Swedish kit vendor Ericsson is determined to make life difficult for journalists these days by delivering solid but unspectacular quarterly numbers.
Gone, it seems, are the heady days of quarterly high drama that accompanied the end of the Vestberg era and the start of the Ekholm one. For the past year or so Ericsson has just boringly hit its numbers, sometimes beating them, sure, but never spectacularly so. Where’s the story in that?
We chatted to Head of Networks Fredrik Jejdling, who has stepped into the void left by the departure of Helena Norrman to handle the hacks at quarterly time. His core narrative was that Ericsson is laser-focused on hitting its 2020 target numbers and remains on course to do. We noted that a share-price fall of 5% indicates investors expected more and Jejdling, reasonably, declined to speculate on the workings of investors’ minds.
As ever Ericsson’s numbers are all about the networks division, which we focused on since Jejdling is in charge of it. As you can see from the tables below Networks accounted for the majority of the revenue and pretty much all of the growth. While North America continues to be by far its biggest region, Jejdling was keen to bring attention to North East Asia, which includes China and Korea, as a significant source of growth. He also echoed his CEO’s regular comments that global regulators could do a better job of making more spectrum available.
The big macro driver for this growth was, of course, 5G. Jejdling said client conversations are much more focused on upgrading to 5G than they were only recently and indicated that interest in is more globally ubiquitous than is was for 4G at a similar stage. He did stress however, in classic Ericsson style, that it’s still early days and nobody’s getting too carried away. “As long as we feel we’re meeting the key milestones on the 2020 track then we’re quite happy,” said Jejdling.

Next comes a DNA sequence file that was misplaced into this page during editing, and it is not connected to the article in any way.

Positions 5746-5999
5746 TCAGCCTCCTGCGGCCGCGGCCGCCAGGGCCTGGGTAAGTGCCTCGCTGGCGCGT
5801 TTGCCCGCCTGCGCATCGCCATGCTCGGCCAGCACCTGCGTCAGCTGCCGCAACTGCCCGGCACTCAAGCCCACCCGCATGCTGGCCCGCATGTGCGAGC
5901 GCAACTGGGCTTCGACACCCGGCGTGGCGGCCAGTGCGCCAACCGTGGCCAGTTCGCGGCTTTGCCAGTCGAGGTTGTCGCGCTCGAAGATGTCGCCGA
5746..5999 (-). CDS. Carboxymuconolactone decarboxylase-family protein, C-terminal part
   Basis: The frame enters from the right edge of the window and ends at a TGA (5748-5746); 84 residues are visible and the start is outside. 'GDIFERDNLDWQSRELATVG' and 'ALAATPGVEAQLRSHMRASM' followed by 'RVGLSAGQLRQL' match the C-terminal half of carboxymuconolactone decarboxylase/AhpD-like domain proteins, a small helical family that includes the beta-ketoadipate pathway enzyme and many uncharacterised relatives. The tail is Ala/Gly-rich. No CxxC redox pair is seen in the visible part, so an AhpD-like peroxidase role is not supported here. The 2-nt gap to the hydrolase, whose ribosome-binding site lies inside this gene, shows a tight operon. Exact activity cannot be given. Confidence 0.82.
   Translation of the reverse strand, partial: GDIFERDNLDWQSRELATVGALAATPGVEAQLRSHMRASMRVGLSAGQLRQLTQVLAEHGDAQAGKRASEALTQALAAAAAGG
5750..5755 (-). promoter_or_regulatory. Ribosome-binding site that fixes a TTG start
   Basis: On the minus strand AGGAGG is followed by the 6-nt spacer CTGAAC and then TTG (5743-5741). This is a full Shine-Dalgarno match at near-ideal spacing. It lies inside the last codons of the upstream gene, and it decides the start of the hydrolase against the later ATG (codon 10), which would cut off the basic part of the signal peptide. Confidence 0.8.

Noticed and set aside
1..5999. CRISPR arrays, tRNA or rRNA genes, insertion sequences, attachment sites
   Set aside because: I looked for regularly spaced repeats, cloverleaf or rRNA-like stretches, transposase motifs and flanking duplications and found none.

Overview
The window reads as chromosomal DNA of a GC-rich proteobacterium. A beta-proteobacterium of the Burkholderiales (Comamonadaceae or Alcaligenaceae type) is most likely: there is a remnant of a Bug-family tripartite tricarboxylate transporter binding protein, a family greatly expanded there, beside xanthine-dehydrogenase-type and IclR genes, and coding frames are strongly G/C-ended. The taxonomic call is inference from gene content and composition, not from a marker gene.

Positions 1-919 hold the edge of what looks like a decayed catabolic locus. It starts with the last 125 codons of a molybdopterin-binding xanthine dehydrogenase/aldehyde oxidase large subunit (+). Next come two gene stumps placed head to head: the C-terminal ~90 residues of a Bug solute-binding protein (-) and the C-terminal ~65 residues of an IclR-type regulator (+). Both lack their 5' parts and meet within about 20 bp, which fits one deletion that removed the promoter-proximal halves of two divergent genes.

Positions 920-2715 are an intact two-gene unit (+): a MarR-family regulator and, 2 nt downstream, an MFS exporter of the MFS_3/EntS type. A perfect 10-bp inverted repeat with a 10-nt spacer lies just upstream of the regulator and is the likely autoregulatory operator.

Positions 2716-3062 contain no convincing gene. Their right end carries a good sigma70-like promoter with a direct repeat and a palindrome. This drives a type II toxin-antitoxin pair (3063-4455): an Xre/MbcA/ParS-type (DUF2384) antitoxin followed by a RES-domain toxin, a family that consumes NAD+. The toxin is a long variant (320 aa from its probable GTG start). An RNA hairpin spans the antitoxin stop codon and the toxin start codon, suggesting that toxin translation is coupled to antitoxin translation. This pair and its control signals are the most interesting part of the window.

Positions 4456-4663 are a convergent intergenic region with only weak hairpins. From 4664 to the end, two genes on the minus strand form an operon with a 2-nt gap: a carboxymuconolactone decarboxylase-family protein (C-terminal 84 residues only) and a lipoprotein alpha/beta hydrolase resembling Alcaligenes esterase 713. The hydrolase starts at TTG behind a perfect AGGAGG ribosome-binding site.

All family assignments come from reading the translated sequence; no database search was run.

We didn’t really get into the other business units, so here’s some of CEO Börje Ekholm’s statement accompanying the quarterly report. “We see strong momentum in our 5G business with both new contracts and new commercial launches as well as live networks. To date, we have provided solutions for almost two-thirds of all commercially launched 5G networks.
“5G momentum is increasing. Initially, 5G will be a capacity enhancer in metropolitan areas. However, over time, new exciting innovations for 5G will come with IoT use cases, leveraging the speed, latency and security 5G can provide. This provides opportunities for our customers to capture new revenues as they provide additional benefits to consumers and businesses.
“In Digital Services we continue to execute on the plan to reach low single-digit margins for 2020. In Managed Services the strategy is to enhance the customer offering by relying more on automation, machine learning and AI, which will longer-term change and improve the margin profile of the business. Near-term margins are negatively impacted by the increase in R&D investments.
“Organic sales growth in Emerging Business and Other was 24% driven by a continued growth in iconectiv. In this segment we invest in initiatives that aim to scale and help create future business for Ericsson. With the exception of iconectiv, the portfolio is still in an early investment phase.”
Ericsson’s share price was down 6% at time of writing, which seems a bit harsh, but that probably reflects disappointment from investors that all the early 5G hype hasn’t translated into even bigger gains and a more bullish outlook. But 5G was never going to result in sudden massive spikes in investment and, however difficult it may find it to do otherwise, Ericsson is probably sensible to caution against too much exuberance at this stage.